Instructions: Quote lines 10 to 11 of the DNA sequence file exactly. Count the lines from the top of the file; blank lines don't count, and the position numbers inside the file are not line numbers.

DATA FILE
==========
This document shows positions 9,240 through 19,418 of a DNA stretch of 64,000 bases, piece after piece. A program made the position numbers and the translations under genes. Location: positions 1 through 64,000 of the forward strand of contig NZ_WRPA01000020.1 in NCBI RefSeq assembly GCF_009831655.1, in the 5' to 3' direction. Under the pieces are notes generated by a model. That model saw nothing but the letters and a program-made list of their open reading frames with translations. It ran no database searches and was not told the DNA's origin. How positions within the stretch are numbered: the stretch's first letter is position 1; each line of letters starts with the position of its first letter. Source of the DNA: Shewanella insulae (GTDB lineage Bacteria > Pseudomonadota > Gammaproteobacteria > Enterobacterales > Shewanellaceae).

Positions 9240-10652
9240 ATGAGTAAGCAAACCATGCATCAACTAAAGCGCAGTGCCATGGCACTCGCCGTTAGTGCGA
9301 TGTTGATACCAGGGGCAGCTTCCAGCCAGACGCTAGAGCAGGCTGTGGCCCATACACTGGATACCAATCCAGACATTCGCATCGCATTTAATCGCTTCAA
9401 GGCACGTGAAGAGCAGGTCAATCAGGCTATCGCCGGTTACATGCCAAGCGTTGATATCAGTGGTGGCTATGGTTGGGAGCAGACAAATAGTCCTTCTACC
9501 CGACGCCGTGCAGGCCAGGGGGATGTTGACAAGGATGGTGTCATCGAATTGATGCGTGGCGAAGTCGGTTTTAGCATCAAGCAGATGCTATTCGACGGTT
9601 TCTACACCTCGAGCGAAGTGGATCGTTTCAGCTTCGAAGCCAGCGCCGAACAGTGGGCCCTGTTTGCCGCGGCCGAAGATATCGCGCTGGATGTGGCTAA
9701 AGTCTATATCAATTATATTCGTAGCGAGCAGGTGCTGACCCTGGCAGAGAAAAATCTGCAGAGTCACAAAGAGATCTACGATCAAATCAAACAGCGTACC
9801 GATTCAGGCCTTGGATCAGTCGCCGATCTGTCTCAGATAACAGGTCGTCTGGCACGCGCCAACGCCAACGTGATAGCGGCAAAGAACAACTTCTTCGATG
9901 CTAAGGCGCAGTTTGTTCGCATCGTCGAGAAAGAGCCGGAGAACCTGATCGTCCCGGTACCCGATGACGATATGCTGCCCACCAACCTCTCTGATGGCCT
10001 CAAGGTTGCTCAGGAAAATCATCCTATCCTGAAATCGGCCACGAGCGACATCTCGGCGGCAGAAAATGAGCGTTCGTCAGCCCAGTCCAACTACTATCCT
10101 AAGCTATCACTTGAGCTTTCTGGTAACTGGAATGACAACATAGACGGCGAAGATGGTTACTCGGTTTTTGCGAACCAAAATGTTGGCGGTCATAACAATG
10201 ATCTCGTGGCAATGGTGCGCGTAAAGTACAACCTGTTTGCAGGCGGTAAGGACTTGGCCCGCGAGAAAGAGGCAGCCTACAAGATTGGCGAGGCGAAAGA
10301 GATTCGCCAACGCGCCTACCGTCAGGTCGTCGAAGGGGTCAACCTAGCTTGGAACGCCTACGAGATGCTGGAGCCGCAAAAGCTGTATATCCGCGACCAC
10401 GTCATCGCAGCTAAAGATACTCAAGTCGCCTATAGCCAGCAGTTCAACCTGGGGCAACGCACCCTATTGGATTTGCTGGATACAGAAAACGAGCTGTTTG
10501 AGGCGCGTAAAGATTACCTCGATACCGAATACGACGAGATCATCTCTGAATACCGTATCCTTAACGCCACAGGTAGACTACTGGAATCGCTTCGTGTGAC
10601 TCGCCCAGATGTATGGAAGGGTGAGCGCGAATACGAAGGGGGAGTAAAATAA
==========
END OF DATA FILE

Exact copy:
9901 CTAAGGCGCAGTTTGTTCGCATCGTCGAGAAAGAGCCGGAGAACCTGATCGTCCCGGTACCCGATGACGATATGCTGCCCACCAACCTCTCTGATGGCCT
10001 CAAGGTTGCTCAGGAAAATCATCCTATCCTGAAATCGGCCACGAGCGACATCTCGGCGGCAGAAAATGAGCGTTCGTCAGCCCAGTCCAACTACTATCCT